I want to fall
Into a love so sweet
Honey
be able to blame it all
on the beat
Hot flesh and a touch of bone
Smell is in the air
But I am feelin’ so alone
ahgh ahgh
I say yeah yeah
Hallucination, true romance
I needed love
But I only lost my pants
ahgh ahgh
and that ain’t all

 

There is lots of primal screaming on this album.  That was appealing to me when I first fell in love with it.  Iggy showed that you don’t have to sing the words so much as destroy them.  There is a lot to say about his influence on punk, and it’s clear that there would have been no such thing without Iggy Pop’s gigantic balls.  He was unafraid and passionate and real.  I feel a special connection to this album because it came out the year I was born, so we kind of grew up together even though I didn’t hear it until I was an adult.  But it’s one of those albums without which I would not be who I am today.  I love it so much that I have the cover of it tattooed above my right hip. 

 

 

“I Need Somebody” is sort of spooky and languid.  It’s fun to sing like Iggy in this one.  It sounds like a song that could have been in some hippy horror movie or something.  “Shake Appeal” is another fun one to sing and clap along with.  And “Death Trip” is a great example of the perfect ending to an album.  The lyrics, the screaming, the music itself—all brilliant. 

 

Now tell me do you care for me
Once I care for you
A-honey, come and be my enemy so I can love you true
A sick boy sick boy fadin’ out, I love it to be cruel
Baby with me in the heat, turn me loose on you
Loose on you
Honey loose on you a-honey loose on you
Honey loose on you!
Oooooowww!

 

And this song provided the name Sick Boy for Jonny Lee Miller’s character in Trainspotting, a movie that heavily featured Iggy’s music.  It came out as my Iggy obsession was beginning.  I went to see it with the aforementioned dumbass I was in love with, and he could not understand a fucking word anyone said!  He fell asleep before the middle of the movie, too.  Whatever.  Trainspotting is great on all levels, and the way they use Iggy’s music is superb.  None of the songs in the movie are from Raw Power, but they made me love Iggy even more, especially “Lust for Life.”  Iggy’s music lends itself to the drama of film, especially a movie like Trainspotting.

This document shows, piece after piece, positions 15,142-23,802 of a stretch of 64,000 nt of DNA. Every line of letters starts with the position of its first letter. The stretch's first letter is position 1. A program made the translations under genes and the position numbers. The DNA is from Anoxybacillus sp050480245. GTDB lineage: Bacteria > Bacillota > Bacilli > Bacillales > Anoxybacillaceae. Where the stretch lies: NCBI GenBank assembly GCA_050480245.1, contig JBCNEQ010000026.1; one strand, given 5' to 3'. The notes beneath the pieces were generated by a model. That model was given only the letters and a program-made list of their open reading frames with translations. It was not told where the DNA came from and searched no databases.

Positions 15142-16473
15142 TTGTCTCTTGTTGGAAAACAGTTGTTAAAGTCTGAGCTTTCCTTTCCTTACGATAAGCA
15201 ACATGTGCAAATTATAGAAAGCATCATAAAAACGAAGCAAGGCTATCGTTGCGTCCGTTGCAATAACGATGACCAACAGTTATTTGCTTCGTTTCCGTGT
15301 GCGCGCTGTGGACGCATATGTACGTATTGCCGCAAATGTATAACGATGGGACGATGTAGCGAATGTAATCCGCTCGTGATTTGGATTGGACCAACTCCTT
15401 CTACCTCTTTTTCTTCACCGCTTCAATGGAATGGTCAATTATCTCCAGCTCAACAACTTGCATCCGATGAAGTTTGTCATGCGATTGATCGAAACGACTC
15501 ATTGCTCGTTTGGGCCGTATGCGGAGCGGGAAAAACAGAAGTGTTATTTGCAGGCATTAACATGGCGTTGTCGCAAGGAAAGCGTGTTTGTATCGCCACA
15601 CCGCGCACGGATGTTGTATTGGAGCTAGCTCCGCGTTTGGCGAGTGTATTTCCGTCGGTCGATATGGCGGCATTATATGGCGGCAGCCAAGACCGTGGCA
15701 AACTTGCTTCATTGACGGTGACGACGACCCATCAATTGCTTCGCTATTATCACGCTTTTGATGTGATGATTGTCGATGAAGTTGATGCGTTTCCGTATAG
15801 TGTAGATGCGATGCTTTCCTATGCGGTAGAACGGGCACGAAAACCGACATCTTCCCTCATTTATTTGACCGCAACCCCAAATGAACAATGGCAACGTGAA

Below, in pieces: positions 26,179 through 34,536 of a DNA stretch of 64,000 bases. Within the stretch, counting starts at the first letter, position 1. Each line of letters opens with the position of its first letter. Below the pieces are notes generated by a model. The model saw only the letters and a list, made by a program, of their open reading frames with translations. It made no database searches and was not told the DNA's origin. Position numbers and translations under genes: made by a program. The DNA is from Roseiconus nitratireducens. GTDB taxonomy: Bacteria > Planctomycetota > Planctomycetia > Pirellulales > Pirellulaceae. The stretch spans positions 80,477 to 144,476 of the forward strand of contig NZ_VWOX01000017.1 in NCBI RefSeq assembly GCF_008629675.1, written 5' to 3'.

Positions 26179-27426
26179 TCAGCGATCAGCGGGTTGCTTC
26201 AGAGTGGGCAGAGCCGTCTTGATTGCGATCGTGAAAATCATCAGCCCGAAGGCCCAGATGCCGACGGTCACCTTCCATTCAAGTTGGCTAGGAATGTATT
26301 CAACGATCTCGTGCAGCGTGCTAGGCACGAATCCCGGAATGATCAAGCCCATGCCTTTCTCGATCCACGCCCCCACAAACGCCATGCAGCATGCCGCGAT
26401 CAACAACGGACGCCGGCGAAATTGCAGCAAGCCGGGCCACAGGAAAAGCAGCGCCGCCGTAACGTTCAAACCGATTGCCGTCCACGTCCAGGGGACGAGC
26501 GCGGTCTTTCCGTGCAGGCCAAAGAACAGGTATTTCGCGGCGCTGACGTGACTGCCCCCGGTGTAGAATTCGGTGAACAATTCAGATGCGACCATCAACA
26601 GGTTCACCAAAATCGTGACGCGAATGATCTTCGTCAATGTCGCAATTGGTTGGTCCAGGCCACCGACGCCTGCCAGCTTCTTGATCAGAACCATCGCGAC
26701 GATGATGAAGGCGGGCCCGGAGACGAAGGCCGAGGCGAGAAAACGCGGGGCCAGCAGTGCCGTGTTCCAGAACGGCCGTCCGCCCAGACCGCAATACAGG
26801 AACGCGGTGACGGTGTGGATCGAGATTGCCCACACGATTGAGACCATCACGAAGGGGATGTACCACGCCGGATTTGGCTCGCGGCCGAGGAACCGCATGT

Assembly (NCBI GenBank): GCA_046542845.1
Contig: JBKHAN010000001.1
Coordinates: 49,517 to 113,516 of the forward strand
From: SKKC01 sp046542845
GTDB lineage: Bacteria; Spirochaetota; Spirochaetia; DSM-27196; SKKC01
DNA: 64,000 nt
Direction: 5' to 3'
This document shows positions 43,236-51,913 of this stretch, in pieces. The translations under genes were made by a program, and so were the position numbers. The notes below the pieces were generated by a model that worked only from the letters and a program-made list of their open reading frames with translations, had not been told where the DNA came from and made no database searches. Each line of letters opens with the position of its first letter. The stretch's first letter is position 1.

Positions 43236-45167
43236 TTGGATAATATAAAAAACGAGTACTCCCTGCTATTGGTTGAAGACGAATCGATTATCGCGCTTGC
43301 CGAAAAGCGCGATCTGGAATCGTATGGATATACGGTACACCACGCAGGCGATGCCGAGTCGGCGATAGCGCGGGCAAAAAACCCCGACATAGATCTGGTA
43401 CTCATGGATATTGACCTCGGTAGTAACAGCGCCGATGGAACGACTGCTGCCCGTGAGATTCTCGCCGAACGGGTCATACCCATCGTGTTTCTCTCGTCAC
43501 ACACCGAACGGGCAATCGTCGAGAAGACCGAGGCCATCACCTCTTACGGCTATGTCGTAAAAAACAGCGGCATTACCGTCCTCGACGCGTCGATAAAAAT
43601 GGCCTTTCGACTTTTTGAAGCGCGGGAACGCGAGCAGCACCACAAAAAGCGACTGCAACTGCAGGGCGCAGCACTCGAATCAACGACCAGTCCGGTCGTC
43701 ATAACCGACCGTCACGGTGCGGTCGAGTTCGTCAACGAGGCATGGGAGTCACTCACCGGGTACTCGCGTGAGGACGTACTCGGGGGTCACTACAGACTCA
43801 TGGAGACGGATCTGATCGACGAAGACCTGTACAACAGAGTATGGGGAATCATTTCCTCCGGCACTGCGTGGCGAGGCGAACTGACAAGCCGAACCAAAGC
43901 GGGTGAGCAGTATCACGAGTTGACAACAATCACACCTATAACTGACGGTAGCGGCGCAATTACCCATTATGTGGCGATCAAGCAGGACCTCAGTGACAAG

Iggy’s music also lends itself to the drama of life in a very real way.  It empowered me at the same time it made me connect to the low points life can bring.  Ultimately, it created a space in my worldview where I could feel that anything was possible.  I was still writing like a fiend back then, working on novels and poetry and trying to live the drama in life and then capture it on the page.   I suffered with depression, but I never felt hopeless about the future.  I read Iggy’s I Need More (and I have that phrase tattooed on my left elbow) and learned more about all the crazy shit he did, and I was impressed that he’s still here.  So I knew that whatever I was going through, I would make it.  It was difficult to believe that sometimes, but I did.  Music certainly makes life worth living.